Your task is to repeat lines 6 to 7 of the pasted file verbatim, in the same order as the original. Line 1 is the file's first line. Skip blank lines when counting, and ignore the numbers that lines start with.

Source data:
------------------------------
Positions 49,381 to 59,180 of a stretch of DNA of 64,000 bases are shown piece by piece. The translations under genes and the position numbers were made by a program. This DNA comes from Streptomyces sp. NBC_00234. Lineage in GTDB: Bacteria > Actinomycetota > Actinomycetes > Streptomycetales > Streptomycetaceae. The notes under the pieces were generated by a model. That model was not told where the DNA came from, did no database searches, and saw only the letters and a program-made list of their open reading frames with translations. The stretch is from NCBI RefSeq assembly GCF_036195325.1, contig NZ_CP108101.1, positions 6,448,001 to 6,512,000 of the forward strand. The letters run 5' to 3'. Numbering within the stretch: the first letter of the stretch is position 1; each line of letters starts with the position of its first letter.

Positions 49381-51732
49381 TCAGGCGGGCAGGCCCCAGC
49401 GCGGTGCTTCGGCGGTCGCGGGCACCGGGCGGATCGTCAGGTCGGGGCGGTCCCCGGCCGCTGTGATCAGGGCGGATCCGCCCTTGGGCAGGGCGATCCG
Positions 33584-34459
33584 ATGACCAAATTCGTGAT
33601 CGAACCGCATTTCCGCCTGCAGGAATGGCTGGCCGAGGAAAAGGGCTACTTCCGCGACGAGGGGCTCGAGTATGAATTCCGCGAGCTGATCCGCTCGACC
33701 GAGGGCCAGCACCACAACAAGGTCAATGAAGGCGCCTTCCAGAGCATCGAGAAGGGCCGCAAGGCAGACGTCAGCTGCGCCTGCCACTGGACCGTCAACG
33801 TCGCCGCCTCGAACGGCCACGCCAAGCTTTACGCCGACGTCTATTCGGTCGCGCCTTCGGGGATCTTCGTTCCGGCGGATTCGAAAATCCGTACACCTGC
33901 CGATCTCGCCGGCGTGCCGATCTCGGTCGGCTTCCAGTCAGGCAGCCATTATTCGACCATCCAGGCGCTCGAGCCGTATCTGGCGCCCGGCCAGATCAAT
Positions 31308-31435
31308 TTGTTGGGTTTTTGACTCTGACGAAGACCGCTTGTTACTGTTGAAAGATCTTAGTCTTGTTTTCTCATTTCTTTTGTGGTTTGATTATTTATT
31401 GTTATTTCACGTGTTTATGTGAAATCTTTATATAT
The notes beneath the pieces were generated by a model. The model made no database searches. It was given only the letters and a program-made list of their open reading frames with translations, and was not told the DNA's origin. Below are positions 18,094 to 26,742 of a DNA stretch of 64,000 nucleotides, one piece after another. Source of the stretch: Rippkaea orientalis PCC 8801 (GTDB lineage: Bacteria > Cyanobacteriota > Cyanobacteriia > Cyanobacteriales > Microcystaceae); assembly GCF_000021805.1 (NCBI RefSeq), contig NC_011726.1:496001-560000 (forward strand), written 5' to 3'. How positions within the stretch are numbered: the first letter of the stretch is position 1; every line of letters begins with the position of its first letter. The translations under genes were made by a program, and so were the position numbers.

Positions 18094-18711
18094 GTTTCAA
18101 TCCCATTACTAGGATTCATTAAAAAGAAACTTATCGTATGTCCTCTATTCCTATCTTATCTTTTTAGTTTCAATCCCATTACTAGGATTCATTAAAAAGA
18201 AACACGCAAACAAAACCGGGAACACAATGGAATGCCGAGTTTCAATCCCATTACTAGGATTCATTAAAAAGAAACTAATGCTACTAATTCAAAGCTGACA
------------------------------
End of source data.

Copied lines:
33584 ATGACCAAATTCGTGAT
33601 CGAACCGCATTTCCGCCTGCAGGAATGGCTGGCCGAGGAAAAGGGCTACTTCCGCGACGAGGGGCTCGAGTATGAATTCCGCGAGCTGATCCGCTCGACC